The most compelling question arising from A.B. 48 is whether or not public bodies truly will treat it as the death of arbitration for public works construction disputes and resort to the status quo prior to the Harris decision. That status quo appeared to push all disputes in the public works arena into court. Several concerns come to mind with such a result. First, construction disputes are complicated affairs that can be difficult for juries and even general jurisdiction judges to understand. Moreover, public works disputes often involve entrenched parties who refuse to accept responsibility for any conduct that may have caused or contributed to the dispute. Also, parties and witnesses to construction disputes often carry grudges against each other due to some action, retaliation or blow-up that took place on the project. This kind of problem often requires that even seemingly clear-cut cases be decided by a fact-finder. More importantly, our current court system suffers from a seriously overcrowded docket, filled not only with personal injury and malpractice cases, but also with complex commercial disputes and construction defect cases. By contrast, one only needs to recall the Venetian litigation, which centered on a private construction project, to recognize how long (10 months), expensive and economically devastating a complex construction jury trial can be to parties in a court process. See In Re Venetian Litigation, No. A397391 (Dist.Ct.Nev. Filed Dec. 22, 1998). In order for A.B. 48 to be considered a success, several things need to happen. First, public bodies and contractors must recognize that potential remains for successfully resolving disputes through alternative dispute resolution, including binding arbitration. Success may depend upon the parties agreeing to limit the number of arbitrators, agreeing to limit the extent and nature of discovery or even to require deadlines for final resolution of the dispute.
the goVernMent deClared War on MandatorY arBItratIon, But no one Fought BaCK
To the public entities paying the enormous bills for arbitration awards, the arbitration solution no longer appeared to be the salvation envisioned by the Nevada Supreme Court and adopted by the Legislature. They perceived the process as devoid of the expected advantages. There was nothing speedy or inexpensive about the processes they were encountering. Arbitrators appeared to be allowing as much, or more, discovery as were the courts and the process was often taking much longer than the proverbial “day” in court. To make matters worse, arbitrator fees were being tacked onto the attorney fees and expert fees already being expended. The bitter taste created by this situation led public entities to seek relief at the 2009 Legislative Session. Assembly Bill 48 (A.B. 48) was proposed with a variety of arguments to remove the requirement for mandatory and binding arbitration of public works construction disputes. While some of the arguments focused on the desire for choice and flexibility, the legislative history suggests the City of Las Vegas led the charge for the change, due in large part to the city’s unhappiness over the time-consuming and expensive arbitration of a public works dispute that was ongoing at the time of the hearings before the Legislature. The city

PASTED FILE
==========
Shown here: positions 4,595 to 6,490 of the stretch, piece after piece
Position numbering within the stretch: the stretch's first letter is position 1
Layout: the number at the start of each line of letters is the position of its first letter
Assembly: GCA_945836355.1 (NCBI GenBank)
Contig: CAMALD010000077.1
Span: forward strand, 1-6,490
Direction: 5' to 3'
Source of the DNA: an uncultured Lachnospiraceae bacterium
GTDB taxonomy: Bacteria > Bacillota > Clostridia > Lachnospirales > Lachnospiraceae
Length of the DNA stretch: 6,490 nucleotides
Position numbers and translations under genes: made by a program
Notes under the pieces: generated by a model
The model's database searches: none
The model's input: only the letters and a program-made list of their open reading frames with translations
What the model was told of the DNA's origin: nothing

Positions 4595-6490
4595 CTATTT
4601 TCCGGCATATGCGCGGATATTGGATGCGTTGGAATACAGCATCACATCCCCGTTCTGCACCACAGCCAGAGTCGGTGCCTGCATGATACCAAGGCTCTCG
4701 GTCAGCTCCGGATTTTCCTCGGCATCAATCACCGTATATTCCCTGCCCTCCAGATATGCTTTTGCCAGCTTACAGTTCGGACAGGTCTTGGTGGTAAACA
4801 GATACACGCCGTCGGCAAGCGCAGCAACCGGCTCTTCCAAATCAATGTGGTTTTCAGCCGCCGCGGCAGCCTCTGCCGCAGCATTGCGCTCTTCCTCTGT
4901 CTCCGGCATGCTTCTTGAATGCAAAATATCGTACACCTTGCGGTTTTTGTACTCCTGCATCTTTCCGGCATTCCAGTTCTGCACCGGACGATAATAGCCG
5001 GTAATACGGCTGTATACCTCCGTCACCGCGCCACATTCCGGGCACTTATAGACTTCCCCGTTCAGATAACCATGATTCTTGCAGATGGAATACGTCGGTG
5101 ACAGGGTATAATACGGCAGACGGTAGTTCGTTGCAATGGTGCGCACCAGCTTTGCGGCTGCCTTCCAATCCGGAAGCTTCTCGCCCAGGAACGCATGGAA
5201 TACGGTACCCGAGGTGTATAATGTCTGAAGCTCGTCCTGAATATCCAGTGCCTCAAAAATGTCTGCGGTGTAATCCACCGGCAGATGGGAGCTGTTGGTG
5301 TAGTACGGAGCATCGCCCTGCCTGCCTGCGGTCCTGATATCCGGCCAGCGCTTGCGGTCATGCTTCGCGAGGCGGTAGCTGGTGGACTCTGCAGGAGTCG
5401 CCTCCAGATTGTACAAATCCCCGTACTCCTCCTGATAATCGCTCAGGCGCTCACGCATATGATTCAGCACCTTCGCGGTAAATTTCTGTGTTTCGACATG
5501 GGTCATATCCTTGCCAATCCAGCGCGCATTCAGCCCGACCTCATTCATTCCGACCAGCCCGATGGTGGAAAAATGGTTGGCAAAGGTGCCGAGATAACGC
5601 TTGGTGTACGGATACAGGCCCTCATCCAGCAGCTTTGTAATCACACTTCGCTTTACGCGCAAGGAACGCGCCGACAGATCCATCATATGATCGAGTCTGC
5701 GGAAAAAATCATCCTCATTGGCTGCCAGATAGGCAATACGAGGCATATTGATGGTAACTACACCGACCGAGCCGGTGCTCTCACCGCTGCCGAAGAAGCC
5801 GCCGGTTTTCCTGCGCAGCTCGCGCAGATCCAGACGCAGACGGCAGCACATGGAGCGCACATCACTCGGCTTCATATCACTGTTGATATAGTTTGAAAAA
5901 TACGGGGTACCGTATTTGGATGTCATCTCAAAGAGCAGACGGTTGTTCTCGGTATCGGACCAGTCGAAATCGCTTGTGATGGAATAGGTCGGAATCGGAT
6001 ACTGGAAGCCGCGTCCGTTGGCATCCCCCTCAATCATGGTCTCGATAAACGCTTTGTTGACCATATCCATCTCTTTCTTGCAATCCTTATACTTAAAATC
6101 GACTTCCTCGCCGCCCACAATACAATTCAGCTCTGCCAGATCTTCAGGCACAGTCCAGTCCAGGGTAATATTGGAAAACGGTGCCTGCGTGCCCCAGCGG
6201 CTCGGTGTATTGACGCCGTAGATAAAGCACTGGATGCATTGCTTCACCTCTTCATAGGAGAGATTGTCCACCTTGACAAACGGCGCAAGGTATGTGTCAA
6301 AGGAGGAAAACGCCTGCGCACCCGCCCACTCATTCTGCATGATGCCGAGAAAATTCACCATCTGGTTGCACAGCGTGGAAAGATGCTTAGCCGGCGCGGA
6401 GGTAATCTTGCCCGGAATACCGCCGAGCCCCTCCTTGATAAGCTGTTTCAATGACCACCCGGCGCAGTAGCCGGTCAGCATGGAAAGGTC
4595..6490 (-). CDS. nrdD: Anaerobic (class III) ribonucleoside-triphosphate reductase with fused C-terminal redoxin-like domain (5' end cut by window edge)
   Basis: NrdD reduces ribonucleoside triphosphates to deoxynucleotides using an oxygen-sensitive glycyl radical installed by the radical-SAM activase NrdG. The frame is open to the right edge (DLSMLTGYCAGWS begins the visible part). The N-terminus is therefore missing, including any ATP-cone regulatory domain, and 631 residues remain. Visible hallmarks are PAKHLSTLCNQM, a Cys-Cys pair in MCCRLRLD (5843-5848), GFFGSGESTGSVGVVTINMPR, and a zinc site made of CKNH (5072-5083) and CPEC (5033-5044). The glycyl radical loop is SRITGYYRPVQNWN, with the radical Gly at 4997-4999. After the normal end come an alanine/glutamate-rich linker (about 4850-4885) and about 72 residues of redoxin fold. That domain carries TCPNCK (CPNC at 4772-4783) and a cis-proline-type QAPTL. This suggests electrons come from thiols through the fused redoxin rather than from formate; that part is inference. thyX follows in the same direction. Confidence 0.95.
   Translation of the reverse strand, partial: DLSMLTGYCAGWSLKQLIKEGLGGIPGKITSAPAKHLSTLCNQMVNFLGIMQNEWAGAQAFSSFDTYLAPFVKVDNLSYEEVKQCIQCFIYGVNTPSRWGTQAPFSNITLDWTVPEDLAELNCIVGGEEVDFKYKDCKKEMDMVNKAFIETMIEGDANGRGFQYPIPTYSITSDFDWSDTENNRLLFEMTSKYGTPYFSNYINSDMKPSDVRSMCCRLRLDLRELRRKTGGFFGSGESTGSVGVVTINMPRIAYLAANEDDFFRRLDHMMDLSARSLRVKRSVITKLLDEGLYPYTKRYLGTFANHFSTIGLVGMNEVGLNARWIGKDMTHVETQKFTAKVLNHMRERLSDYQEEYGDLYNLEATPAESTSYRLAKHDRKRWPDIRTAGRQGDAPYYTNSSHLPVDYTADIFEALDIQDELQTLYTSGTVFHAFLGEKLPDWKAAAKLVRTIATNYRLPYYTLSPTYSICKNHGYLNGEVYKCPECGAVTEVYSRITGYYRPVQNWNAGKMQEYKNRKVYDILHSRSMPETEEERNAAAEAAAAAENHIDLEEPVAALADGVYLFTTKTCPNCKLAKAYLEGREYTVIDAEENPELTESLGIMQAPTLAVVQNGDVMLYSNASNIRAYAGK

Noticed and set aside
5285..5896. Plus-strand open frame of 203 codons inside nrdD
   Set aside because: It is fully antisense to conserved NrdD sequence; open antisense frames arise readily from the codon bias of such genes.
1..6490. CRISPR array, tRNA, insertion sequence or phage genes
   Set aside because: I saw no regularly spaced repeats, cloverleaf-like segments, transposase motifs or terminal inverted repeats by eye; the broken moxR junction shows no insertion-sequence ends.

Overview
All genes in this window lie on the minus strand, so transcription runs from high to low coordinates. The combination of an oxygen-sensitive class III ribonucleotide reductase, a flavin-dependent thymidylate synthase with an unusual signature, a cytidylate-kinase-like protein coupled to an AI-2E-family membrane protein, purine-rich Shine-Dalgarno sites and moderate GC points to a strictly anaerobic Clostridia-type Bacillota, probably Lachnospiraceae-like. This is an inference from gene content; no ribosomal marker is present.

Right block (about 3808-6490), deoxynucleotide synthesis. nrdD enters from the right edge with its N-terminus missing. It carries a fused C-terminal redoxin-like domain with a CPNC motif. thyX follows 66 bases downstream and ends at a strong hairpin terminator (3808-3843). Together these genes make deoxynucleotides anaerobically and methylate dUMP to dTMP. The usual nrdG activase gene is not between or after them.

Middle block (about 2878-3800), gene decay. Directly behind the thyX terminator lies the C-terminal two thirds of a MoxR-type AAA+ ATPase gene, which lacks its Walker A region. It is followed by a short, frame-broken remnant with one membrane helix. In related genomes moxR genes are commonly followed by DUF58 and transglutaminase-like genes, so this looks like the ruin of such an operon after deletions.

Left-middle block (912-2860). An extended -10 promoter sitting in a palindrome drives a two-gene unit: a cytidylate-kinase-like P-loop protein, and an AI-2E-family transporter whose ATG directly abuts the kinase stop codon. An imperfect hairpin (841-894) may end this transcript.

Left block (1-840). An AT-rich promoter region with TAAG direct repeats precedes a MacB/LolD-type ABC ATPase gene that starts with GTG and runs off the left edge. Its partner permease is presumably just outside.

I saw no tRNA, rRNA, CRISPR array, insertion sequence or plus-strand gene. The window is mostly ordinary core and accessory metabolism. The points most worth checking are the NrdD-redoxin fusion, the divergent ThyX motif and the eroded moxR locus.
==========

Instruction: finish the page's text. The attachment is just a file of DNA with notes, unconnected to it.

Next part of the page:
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The courts also can help to alleviate the potential for a substantial increase in complex construction litigation. One way to address such an increase (assuming our economy allows for more construction projects to fight about) is to create a special construction claims dispute court. Such a court would handle, primarily, construction disputes that typically arise during the construction process from both the private and public sectors. The judge would need to be trained and/or experienced at handling construction disputes, much as arbitrators are typically trained and experienced in the handling of such disputes. Such a specialized court would be able to handle the complexities and anomalies in construction disputes in a more effective, efficient and timely manner.
perception caused, or contributed to, the passage of A.B. 48, which did away with mandatory arbitration in public construction disputes. The construction community, the public and the legal community must all examine the past in order to pave the way for a future which offers an orderly, efficient and fair way to resolve these complicated cases, no matter what forum is chosen.
Construction arbitration seems to have changed from a speedy, inexpensive and fair process for resolving complex disputes into a time-consuming, expensive and potentially unwieldy way to obtain final resolution to construction claims. This
PhIL DABNEy, a partner in the Las Vegas office of Holland & Hart, LLP concentrates in construction litigation and alternative , dispute resolution. He has experience with cases involving commercial construction contract and pay disputes, construction claims, construction defect disputes, real estate, administrative law, general commercial and personal injury. Dabney has trained with the American Arbitration Association and the Peter Maida mediation program. MAGALI WySoNG is an associate in the Las Vegas office of Holland & Hart, LLP She is a member of the litigation department . and focuses her practice on commercial litigation.